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Latina Teens Recount Path To Creating ‘Safe&Sound’ Mental Health App

The Tri-Tech Skills Center team celebrates after winning a national app development contest award. From L-R: (Student Team) Marina Stepanov, Stephanie Lopez, Amanda Arellano, Chloe Westphal, Genesis Saucedo, and teacher Kristel Kinder, Verizon

About a year ago, five teen girls teamed up to work on what they thought would be an easy assignment at their health informatics class at Tri-Tech Skills Center High School in Kennewick, Washington.

But over the course of the year, the assignment turned into a concept for a lifesaving app for teens who might be suffering from depression, anxiety, and other mental health issues. Now the unassuming young women have achieved national recognition in the field of STEM (Science, Math, Engineering, and Technology).

“To be honest, I didn’t even know what STEM was before I started this project,” said one of the young women, Stephanie Lopez.

Lopez and her four teammates created the concept for an app called “Safe&Sound,” designed to provide helpful mental health tips and resources for teenagers. They did this for the Verizon Foundation’s “Innovative App Challenge, a competition that encourages student interest in STEM.

Image: Tri-Tech Skills Center Team and Yu-Chang Hsu
MIT Media Lab Master Trainer Yu-Chang Hsu flew to Washington to teach the Tri-Tech Skills Center team about coding for their Safe&Sound App. Verizon

As part of winning the competition against 1,000 other schools in the nation, a representative of the Massachusetts Institute of Technology Media Lab flew to the girls' school last week to teach them coding and how to bring their idea to life.

The national acclaim and headlines was not something the teens would ever have expected. Lopez and Amanda Arellano, both Mexican American, tell NBC News they signed up for the Health Informatics class to pursue their interests in the nursing field. The elective class focuses on the technical aspects of health care, such as scheduling, electronic medical records, billing and coding, and the infrastructure of certain software.

Their teacher, Kristel Kinder thought the Verizon competition was a perfect fit for her class. "So I incorporated the competition steps into class assignments,” said Kinder.

Arellano and Lopez recall seeing the competition as any other class assignment at first. But, as they won, “Best in the State,” followed by “Best in the Region,” their desire to win “Best in the Nation,” grew.

“We didn’t think we were going to win. This kind of stuff doesn’t happen in real life,” said Arellano.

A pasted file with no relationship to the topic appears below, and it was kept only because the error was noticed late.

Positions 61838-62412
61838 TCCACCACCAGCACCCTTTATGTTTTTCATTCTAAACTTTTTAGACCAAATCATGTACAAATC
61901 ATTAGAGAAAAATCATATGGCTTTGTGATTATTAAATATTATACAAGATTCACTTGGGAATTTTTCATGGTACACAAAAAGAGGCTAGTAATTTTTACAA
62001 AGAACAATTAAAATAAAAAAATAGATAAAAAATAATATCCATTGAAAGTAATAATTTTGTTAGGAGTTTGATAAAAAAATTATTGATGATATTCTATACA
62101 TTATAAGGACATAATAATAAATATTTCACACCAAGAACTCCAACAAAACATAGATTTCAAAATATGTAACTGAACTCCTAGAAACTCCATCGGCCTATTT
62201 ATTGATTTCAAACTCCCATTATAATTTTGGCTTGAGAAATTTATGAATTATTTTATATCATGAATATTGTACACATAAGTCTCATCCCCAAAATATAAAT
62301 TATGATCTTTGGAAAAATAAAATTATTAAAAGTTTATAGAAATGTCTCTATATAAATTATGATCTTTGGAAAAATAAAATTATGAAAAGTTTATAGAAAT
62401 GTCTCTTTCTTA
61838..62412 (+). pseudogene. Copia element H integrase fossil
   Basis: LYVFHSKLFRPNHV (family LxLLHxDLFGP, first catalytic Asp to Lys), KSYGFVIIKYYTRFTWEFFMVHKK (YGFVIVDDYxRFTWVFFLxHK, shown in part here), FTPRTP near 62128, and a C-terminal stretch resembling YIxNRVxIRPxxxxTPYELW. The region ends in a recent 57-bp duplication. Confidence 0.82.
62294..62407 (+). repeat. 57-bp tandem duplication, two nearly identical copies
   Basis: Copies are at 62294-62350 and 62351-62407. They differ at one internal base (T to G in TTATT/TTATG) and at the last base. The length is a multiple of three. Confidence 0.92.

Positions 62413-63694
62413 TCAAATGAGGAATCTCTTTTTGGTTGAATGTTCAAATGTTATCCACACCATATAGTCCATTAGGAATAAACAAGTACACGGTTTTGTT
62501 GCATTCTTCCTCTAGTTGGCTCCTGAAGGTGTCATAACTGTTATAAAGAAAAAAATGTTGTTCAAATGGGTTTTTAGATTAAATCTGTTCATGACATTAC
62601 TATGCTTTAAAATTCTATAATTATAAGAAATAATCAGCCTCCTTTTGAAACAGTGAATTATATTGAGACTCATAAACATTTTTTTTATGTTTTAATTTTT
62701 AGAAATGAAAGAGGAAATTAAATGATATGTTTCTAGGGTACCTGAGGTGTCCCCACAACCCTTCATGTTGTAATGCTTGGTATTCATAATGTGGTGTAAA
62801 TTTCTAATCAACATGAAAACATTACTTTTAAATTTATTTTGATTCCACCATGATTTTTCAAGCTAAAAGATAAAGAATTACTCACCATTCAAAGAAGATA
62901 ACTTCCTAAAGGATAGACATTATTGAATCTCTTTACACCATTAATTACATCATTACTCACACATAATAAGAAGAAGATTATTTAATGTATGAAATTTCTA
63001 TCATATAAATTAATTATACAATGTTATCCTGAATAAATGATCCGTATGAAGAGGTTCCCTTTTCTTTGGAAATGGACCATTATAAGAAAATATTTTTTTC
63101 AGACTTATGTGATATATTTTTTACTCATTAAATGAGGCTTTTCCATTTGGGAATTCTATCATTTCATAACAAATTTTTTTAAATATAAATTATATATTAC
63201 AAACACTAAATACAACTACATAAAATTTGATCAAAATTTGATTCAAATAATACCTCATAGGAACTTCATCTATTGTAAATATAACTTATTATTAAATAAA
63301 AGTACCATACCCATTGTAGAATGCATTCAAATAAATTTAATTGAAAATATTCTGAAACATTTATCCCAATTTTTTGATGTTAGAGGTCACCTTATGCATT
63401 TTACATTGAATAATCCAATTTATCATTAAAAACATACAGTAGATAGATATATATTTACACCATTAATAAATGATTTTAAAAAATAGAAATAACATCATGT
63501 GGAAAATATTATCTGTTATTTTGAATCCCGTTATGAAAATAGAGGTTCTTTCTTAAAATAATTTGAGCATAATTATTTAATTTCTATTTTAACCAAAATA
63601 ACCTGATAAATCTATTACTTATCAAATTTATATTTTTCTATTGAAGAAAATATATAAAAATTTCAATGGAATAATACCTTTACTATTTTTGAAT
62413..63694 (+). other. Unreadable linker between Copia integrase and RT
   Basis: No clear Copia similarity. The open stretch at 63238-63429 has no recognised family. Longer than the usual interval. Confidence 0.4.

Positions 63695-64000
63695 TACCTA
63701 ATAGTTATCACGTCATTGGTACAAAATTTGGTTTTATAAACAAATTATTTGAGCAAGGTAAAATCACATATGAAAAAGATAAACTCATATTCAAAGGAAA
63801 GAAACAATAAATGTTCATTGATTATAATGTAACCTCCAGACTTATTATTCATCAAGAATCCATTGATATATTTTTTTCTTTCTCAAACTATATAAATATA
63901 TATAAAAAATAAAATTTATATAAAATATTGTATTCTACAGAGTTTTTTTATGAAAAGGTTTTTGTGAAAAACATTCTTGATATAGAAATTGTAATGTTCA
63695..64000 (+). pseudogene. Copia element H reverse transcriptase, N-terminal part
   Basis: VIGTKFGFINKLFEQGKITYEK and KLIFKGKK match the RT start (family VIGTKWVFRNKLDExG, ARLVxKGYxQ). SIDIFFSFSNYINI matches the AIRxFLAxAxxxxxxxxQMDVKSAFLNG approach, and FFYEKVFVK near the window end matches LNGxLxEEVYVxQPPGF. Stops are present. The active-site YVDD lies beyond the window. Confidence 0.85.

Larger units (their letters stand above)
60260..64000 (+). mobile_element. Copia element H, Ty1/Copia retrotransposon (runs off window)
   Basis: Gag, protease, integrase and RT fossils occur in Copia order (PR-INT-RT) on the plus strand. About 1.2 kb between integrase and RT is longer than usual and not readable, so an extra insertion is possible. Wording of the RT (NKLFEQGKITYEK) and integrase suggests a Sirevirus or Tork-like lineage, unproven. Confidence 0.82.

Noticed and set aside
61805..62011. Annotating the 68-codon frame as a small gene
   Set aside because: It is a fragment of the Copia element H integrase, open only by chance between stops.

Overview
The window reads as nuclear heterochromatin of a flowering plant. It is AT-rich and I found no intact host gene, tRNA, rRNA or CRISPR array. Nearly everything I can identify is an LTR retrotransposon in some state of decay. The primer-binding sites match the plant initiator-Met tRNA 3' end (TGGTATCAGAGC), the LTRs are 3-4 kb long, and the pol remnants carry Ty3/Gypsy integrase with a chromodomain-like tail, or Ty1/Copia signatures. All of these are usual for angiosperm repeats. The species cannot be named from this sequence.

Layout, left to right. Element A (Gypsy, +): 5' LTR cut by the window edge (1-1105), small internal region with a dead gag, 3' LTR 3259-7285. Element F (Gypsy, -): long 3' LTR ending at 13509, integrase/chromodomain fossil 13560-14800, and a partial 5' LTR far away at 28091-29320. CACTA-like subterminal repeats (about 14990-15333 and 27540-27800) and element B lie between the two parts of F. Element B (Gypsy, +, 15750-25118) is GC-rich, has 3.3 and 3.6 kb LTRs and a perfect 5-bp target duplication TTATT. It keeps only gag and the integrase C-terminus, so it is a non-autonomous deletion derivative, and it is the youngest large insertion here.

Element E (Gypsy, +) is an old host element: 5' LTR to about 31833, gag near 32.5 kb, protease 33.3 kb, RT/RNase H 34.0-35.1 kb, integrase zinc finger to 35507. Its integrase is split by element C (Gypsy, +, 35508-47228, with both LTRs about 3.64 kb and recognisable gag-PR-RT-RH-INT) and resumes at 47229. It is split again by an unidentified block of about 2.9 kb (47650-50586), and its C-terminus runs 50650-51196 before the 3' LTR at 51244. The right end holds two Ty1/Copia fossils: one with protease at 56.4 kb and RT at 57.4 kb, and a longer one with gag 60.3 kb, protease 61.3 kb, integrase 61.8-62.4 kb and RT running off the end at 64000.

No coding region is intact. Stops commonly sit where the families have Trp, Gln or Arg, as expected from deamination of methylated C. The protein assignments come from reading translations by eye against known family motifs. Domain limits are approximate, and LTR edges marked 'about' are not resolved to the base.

Ms. Kinder’s students came up with 20 different concepts for the application. This specific group was motivated to bring mental health awareness to light after a 15-year-old student shot five students and himself at the Washington’s Maryville Pilchuck High School.

“I’ve suffered with depression and anxiety. I have a cousin who committed suicide, so this matter is close to my family’s heart,” said Arellano.

Lopez said mental health was not often discussed in her household but her dad deals with anxiety.

“He feels a little more comfortable reaching out and talking about it now after the competition but he’s still working on it,” she said.

The teens say the competition has helped them step out of their comfort zone and learn things they never thought they would, such as coding.

Image: Tri-Tech Skills Center Team and Yu-Cheng Hsu
MIT Media Lab Master Trainer Yu-Cheng Hsu flew to Washington to teach the Tri-Tech Skills Center team about coding for their Safe&Sound App. Verizon

MIT Lab Master Trainer Yu-Chang Hsu will be assisting the team and their teacher in creating the application from scratch. He sent the girls coding tutorials prior to flying out to meet them at their school last week. He gave them two days of in-person tutorials and now it’s up to the team and Ms. Kinder to work on the rest of the application by themselves, which will be launched on Google Play when it’s completed.

The Tri-Tech Skills Center team will have weekly Google Hangout meetings with Hsu and other Verizon representatives until they are finished with the app. Kinder expects they will be done in May just in time for their presentation at the 2015 National Technology Student Association Conference in Dallas.

“These girls are learning coding and computer science. This is something they can use in their future jobs,” said Justina Nixon-Saintil, Director of Education programs for the Verizon Foundation.

The girls have expressed their desire to translate the application into Spanish, and Hsu and the Verizon team will assist with this coding process. Though there is a need for more mental health resources in the Latino community, there is still a large stigma about the issue, said Nixon-Saintil, and the team felt it was important for the application to be bilingual.

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Despite the young women's unassuming demeanor, they recognize the experience has been a game changer.

“If someone told me I would have won this competition and get to be on TV and do all this stuff, I would have dropped out of this class. But, this challenge helped me grow as a person,” said 18-year-old Arellano, who also enjoys writing and playing volleyball in her down time.

“I love to play soccer and I run track but I haven’t had much time to do that now, but I’m learning other things like how to code and how to actually make applications,” said Lopez.